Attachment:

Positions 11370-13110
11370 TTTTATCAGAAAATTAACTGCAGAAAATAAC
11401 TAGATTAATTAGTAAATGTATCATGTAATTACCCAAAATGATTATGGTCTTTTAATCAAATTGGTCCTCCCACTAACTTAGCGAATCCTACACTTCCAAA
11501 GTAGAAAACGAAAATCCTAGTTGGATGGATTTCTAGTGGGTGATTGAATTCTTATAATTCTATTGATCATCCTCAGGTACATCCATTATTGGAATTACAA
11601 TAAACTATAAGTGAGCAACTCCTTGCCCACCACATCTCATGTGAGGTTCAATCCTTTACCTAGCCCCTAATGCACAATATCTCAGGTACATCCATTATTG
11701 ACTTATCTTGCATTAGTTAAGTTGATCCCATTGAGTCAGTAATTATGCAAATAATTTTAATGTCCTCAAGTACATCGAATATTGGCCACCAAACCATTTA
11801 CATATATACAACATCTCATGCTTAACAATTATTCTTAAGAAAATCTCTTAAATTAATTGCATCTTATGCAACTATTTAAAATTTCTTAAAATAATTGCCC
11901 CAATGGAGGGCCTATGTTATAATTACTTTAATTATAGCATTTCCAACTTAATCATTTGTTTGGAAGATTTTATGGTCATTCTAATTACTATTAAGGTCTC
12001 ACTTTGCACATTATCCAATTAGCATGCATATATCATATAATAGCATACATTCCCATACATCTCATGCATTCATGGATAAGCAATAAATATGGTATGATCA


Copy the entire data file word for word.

Positions 11370-13110
11370 TTTTATCAGAAAATTAACTGCAGAAAATAAC
11401 TAGATTAATTAGTAAATGTATCATGTAATTACCCAAAATGATTATGGTCTTTTAATCAAATTGGTCCTCCCACTAACTTAGCGAATCCTACACTTCCAAA
11501 GTAGAAAACGAAAATCCTAGTTGGATGGATTTCTAGTGGGTGATTGAATTCTTATAATTCTATTGATCATCCTCAGGTACATCCATTATTGGAATTACAA
11601 TAAACTATAAGTGAGCAACTCCTTGCCCACCACATCTCATGTGAGGTTCAATCCTTTACCTAGCCCCTAATGCACAATATCTCAGGTACATCCATTATTG
11701 ACTTATCTTGCATTAGTTAAGTTGATCCCATTGAGTCAGTAATTATGCAAATAATTTTAATGTCCTCAAGTACATCGAATATTGGCCACCAAACCATTTA
11801 CATATATACAACATCTCATGCTTAACAATTATTCTTAAGAAAATCTCTTAAATTAATTGCATCTTATGCAACTATTTAAAATTTCTTAAAATAATTGCCC
11901 CAATGGAGGGCCTATGTTATAATTACTTTAATTATAGCATTTCCAACTTAATCATTTGTTTGGAAGATTTTATGGTCATTCTAATTACTATTAAGGTCTC
12001 ACTTTGCACATTATCCAATTAGCATGCATATATCATATAATAGCATACATTCCCATACATCTCATGCATTCATGGATAAGCAATAAATATGGTATGATCA